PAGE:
The New Hampshire Audubon's Backyard Winter Bird Survey is scheduled for Feb. 8-9.
According to Becky Suomala, survey coordinator, the society needs help from as many bird watchers state-wide as possible. She suggests stocking up bird feeders and digging out your binoculars in preparation for identifying and counting birds. Becky wrote: "Anyone can participate in the Backyard Winter Bird Survey by counting the birds in their own backyard and reporting online or sending the results on a special reporting form to N.H. Audubon. To receive a copy of the reporting form and complete instructions on how to participate, send a self-addressed, stamped long envelope to N.H. Audubon Winter Bird Survey, 84 Silk Farm Road, Concord, N.H. 03301. Find more information at www.nhaudubon.org under the birding page.
"Data from the survey is used to track changes in the distribution and abundance of many species. Each year about 1,300 observers across the state participate. The strength of the survey is that we can look at trends over the long term. We now have more than 25 years of data, and we can see the patterns of ups and downs in different bird species.
"Last year, tufted titmouse, and northern cardinal were tallied in record numbers. These two species were once found only in southern U.S., but they have expanded their range northward into nearly all parts of N.H. It was their expansion that originally prompted NH Audubon to establish a survey to document their increase. They are common south of the White Mountains and are starting to reach even the northernmost parts of the state in low numbers. The survey shows that Carolina wrens and red-bellied woodpeckers, two more recent southern arrivals, are following in their footsteps. Common redpolls, a northern species that invades New Hampshire in the winter, also reached a record on last year's survey, but they won't be expected in big numbers this year.
"Dr. Pamela Hunt, Senior Biologist at NH Audubon, said: 'This species visits the state every other winter, so we won't be expecting them in 2014. Seed crops that these species eat are good to the north so these northern finches won't need to move this far south to meet their needs.' This year's survey is occurring in the same month as N.H. Audubon's 100th anniversary, having been founded on February 26, 1914 as part of a movement to protect and restore migratory bird populations that had been decimated in the late 1800s and early 1900s. Feathers, wings and entire birds were used to decorate ladies hats resulting in the death of 200 million birds each year. NH Audubon was started to protect birds and it still continues that mission. Having accurate information is critical to that effort and the Backyard Winter Bird Survey is one tool for collecting that important long-term data. Bird populations have changed considerably over the past 100 years. Reports of a lack of birds are just as valuable as reports of many birds," Suomala concluded.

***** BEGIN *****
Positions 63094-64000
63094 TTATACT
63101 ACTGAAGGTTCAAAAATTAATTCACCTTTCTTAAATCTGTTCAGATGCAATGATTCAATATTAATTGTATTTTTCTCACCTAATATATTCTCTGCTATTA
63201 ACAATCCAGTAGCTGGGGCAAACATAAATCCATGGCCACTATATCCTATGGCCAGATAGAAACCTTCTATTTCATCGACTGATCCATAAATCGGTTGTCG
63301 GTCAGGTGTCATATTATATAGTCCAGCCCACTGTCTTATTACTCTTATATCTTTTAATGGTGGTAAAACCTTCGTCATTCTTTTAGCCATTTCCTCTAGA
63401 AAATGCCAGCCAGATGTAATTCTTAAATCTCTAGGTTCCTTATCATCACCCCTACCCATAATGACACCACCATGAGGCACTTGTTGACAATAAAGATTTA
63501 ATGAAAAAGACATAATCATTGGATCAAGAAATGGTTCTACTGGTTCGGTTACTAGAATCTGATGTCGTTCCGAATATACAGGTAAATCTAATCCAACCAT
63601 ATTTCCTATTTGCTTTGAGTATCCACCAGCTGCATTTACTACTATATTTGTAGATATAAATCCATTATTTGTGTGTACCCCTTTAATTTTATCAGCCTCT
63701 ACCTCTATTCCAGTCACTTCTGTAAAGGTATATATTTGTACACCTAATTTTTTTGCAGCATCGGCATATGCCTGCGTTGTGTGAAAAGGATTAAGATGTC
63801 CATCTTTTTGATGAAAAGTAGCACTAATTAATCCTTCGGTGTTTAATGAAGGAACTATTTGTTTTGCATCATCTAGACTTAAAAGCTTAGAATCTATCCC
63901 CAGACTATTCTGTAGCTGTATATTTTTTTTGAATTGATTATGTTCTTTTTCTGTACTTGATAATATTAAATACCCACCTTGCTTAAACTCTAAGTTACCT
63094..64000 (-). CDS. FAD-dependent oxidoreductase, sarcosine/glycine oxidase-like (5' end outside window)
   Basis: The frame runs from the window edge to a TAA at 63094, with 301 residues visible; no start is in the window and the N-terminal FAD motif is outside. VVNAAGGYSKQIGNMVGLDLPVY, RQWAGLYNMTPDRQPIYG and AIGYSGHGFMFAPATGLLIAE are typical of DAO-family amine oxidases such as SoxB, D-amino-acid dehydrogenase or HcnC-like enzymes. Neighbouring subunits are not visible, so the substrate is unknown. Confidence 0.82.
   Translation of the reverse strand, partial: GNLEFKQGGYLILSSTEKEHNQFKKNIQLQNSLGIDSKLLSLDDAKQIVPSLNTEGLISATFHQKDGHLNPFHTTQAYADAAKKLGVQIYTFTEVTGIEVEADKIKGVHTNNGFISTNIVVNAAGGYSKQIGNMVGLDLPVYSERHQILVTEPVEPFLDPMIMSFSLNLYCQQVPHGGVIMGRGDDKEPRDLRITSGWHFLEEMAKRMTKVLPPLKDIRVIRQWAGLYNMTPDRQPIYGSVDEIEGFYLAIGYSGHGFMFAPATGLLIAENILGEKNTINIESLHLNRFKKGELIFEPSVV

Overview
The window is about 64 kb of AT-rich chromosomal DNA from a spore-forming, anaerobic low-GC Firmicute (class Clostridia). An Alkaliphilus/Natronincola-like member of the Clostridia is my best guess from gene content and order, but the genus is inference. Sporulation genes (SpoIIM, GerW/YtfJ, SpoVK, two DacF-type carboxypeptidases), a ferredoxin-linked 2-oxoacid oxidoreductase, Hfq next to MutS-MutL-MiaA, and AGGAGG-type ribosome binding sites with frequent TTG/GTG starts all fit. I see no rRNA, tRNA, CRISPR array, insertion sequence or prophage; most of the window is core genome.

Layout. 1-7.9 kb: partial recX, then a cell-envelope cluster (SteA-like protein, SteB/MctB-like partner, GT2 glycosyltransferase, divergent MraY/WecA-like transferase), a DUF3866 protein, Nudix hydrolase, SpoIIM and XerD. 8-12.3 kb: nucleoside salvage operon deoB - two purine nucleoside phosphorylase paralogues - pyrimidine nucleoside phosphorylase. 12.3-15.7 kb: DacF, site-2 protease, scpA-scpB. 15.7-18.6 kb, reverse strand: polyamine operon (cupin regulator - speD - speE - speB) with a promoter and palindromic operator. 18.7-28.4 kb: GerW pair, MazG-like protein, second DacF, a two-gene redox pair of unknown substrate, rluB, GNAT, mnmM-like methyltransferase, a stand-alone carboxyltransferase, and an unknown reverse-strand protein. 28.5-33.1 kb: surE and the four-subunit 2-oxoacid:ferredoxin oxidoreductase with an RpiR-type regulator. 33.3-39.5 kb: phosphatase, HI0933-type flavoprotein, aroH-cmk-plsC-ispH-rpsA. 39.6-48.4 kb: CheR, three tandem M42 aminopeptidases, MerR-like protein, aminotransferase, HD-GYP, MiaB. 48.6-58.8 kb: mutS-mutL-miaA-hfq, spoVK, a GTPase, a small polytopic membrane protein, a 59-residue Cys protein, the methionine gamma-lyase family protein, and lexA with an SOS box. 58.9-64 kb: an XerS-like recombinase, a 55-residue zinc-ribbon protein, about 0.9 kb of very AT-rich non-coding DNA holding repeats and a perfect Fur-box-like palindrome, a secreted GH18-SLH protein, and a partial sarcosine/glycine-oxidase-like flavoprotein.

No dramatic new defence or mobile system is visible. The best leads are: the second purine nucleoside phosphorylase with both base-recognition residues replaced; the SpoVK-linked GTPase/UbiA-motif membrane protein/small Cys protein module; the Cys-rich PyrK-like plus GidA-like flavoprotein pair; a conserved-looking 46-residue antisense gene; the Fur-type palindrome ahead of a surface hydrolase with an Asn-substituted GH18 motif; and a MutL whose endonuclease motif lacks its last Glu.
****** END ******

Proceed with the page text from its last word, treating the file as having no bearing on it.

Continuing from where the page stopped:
For more information, call 224-9909.
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After reading our column on the subject of furnishing water for birds during the winter a gentleman from Hampstead commented: "I wanted to share some information with you pertaining to heated bird baths. I purchased a 20-inch diameter heated bird bath with metal stand, model API 970, made by Allied Precision Industries in October 2012. I paid $59.99 on sale. This is the second winter I have had it and can report that not once has the water frozen, regardless of ambient temperature or wind chill. In spite of the sub-zero temperatures and frigid wind chill factors early this winter, the birds have reveled and socialized in and on the rim of the bird bath all daylong.
"The bowl is especially designed to attract and encourage birds to land. A textured surface and shaped rim allow a bird's talons to easily grasp and perch, while the gradual slope promotes bathing.
"Crack-proof even in sub-zero conditions, the bowl measures 20 inches in diameter by 2 inches deep. A 30-inch high metal stand with a 15-inch power cord comes with it. Also it can be mounted on a wooden deck railing. A built-in thermostat and 150 watts of power prevent the bird bath from becoming a skating pond, even in the coldest days. Completely hidden from surface view, the heating element automatically keeps water temperature between 40 and 50 degrees F. and will shut off power if the bowl is empty.
"Since the heating element is embedded in the bowl, the entire bowl acts as a huge thermal sink which accounts for the incredible performance of this unit compared to the spotty performance of an immersion heater. Made in USA."
Stacey Cole's address is 529 W. Swanzey Road, Swanzey 03446.